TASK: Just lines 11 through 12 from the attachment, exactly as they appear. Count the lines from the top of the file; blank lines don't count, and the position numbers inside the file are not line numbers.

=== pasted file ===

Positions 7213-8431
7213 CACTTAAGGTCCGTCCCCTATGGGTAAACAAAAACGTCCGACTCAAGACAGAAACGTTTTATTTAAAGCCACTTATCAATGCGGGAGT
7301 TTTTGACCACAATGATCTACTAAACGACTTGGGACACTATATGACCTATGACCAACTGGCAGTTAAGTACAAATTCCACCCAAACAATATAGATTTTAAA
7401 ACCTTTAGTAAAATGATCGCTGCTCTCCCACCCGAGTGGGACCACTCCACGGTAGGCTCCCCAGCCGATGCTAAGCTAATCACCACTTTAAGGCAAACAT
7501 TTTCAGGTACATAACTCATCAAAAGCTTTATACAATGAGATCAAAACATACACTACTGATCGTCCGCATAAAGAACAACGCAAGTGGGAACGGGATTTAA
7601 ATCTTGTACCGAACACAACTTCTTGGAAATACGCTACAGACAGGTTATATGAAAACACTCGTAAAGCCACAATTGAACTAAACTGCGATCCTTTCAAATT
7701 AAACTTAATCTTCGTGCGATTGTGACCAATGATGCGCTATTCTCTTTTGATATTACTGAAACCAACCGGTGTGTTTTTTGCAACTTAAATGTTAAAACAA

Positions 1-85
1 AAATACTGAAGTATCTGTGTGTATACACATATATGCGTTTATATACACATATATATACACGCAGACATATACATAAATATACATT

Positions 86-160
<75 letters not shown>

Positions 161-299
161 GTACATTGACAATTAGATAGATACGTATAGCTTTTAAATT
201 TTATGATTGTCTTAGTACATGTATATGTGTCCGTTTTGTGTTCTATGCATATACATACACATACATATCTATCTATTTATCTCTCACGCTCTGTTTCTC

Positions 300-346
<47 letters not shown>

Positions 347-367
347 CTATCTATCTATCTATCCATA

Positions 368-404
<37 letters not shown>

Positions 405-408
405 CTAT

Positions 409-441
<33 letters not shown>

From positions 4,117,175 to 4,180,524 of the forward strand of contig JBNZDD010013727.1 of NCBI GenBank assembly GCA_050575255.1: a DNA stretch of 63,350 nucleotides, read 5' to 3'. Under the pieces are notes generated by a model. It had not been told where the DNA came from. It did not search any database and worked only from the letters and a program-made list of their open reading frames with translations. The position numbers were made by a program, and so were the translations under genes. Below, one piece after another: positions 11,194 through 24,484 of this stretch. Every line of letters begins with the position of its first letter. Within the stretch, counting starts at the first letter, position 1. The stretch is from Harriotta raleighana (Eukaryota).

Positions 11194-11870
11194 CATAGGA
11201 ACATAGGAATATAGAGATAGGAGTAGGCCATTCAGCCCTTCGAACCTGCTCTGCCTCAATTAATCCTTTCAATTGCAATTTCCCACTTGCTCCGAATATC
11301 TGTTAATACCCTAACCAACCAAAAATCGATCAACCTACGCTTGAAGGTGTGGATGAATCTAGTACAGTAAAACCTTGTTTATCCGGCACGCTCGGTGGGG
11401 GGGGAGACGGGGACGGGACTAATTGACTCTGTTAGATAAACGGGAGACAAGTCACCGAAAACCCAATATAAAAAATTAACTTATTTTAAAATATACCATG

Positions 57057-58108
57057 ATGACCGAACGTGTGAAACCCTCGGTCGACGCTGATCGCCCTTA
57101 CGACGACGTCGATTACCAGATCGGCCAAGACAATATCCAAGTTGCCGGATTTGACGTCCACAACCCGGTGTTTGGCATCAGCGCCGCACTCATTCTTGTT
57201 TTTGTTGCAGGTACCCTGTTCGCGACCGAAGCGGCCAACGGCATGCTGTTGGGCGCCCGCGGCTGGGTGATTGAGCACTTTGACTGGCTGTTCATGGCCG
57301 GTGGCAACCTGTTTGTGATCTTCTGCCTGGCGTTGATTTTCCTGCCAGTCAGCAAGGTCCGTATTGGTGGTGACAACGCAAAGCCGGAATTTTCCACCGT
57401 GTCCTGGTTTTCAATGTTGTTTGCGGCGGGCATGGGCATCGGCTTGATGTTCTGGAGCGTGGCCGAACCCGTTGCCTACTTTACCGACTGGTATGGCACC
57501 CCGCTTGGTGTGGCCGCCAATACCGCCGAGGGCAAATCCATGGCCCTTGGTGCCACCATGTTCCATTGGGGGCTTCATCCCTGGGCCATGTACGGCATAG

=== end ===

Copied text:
<75 letters not shown>

Positions 161-299